Cardinal welcomes Britain's U-turn on resettling child refugees

IMAGE: CNS photo/Sedat Suna, EPA

By Simon Caldwell

Cardinal Vincent Nichols of Westminster has welcomed a U-turn by the British
government over the resettlement of child refugees.

He said he was “very happy”
with a May 4 announcement by Prime Minister David Cameron that the U.K. will
accept an unspecified number of unaccompanied children who arrived in the European
Union from Syria.

Under pressure from Parliament,
Cameron said the U.K. would not only take in 3,000 children from refugee camps
in the Middle East, but that children registered in Greece, Italy or France
before March 20, the date when an EU deal with Turkey to return migrants took
effect, would also be eligible for resettlement in Britain.

The government will not take in
migrant children who arrive after that date because it does not want to
encourage human trafficking, the prime minister said.

In a May 4 statement, Cardinal
Nichols, president of the Bishops’ Conference of England and Wales, expressed
satisfaction that the government had struck the right balance.

“I am very happy that the
government is extending an offer of sanctuary to a greater number of children
fleeing conflict, while continuing to combat the evils of human trafficking,”
said the cardinal.

“The U.K.’s response to the
refugee crisis is improving the lives of thousands,” he added. “I
encourage the Catholic community to keep on playing its part through working
with local authorities, being generous with time and resources, and extending
the hand of welcome to refugees arriving here.”

Days earlier, Cardinal Nichols
had used a homily at an annual diocesan Mass for migrants to tell Catholics
that they should protest against immigration policies that could put the lives
of children at risk.

“While it is right to keep
silent when children are asleep, it is never right to stay silent when they are
perishing at sea or at risk in hostile camps,” Cardinal Nichols said at
the May 2 Mass.

“From those who deal in
creating fear of migrant people and who seek to profit from that fear, whether
financially or politically, we ask for a more responsible leadership, a
leadership that looks at all that we gain as well as the problems we
confront,” the cardinal said.

Cardinal Nichols told the
congregation that London “would not function” without the “great
contribution” of its migrant communities. However, he suggested that new
policies aimed at restricting immigration meant that the United Kingdom could
not show greater hospitality to refugees even if its citizens wanted to.

In an allusion to the EU deal
with Turkey to expel migrants, he criticized “international plans that
often seem to treat people purely as problems or even as packages to be sent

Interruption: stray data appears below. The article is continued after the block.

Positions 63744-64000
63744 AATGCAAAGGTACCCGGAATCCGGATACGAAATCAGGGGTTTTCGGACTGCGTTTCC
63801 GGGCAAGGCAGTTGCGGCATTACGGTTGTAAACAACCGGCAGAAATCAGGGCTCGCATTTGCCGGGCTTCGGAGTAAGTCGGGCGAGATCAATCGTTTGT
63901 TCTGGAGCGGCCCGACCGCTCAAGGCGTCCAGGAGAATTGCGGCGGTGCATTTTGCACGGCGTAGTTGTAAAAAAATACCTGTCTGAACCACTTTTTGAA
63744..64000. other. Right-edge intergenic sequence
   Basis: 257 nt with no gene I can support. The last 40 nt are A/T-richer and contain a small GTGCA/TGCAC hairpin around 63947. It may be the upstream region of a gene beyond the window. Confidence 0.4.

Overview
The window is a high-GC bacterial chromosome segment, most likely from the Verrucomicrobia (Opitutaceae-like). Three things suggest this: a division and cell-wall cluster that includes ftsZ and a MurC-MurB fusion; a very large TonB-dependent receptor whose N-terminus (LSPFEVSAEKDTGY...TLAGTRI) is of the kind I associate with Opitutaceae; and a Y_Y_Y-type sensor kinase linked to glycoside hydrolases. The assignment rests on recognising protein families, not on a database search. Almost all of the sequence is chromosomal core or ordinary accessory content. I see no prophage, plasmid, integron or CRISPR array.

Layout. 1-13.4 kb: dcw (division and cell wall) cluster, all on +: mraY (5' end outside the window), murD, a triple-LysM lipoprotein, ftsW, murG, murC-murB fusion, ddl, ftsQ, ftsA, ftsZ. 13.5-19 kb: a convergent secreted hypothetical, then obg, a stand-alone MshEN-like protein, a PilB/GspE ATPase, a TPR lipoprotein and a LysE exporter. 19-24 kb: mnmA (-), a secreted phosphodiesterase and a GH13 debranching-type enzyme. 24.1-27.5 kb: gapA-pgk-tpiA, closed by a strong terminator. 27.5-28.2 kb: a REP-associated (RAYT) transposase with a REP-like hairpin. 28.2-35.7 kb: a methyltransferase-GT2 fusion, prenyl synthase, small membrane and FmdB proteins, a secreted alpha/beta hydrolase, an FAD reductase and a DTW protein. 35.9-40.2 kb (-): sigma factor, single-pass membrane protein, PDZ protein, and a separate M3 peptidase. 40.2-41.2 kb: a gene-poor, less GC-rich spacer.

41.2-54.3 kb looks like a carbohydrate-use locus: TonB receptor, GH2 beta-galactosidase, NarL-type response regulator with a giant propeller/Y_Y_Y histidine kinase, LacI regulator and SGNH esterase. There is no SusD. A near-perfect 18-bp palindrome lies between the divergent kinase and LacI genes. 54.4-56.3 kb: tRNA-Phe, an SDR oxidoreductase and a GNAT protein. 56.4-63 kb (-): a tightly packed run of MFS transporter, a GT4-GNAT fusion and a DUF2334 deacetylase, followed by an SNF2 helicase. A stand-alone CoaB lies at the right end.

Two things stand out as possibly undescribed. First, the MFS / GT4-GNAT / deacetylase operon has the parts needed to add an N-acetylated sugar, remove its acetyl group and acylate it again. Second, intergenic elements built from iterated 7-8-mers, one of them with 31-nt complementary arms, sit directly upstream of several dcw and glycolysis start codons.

from place to place.”

“We hope that the way in
which governments respond to the immense challenge which faces us will take
more seriously the personal generosity of so many, in this country, too, who
are willing to welcome refugees and desperate migrants and yet are hindered
from doing so by policies shaped more by caution and fear,” he said.

“We hear reports of
sadness, dismay, frustration, anger, rejection and humiliation: from Iraq and
Jordan, to Libya and Calais,” he continued.

“Yes, this is ‘a vale of
tears’ as both the Mediterranean and the Aegean Seas become, in the Holy
Father’s words, graveyards for children, the elderly and their families,”
he said.

Last year, migration from
Africa, the Middle East and South Asia resulted in more than a million people
arriving in Germany alone.

At the Vatican, top officials of
the Council of European Bishops’ Conferences, known by the acronym CCEE, met
with Pope Francis May 2 and heads of various dicasteries during their May 2-4
visit to Rome. The presidency members — a president and two vice presidents —
were ending their five-year term this year.

Speaking to reporters May 3 at
the Vatican, Hungarian Cardinal Peter Erdo of Esztergom-Budapest, CCEE
president, said individual countries are facing the challenge of the
immigration and refugee crisis. While the European continent as a whole must
also come together to respond to the dilemma, each nation is in its own unique
situation, which requires localized responses, he said.

“Therefore it’s necessary
to patiently and perceptively examine the situation of each region in order to
find a concrete Christian-Catholic response to the situations,” Cardinal
Erdo said.

A blanket or mandatory solution
is impossible, he said, not only because national laws are different, but
because each nation faces a different challenge depending on whether it is a
country of origin, transit or destination for refugees and forced migrants. So,
for example, he said, a mandatory policy of integrating newcomers does not work
if migrants do not want to stay in the so-called country of transit and to do
so “would be a restriction on their freedom” to move.

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Contributing to this story was
Carol Glatz in Vatican City.

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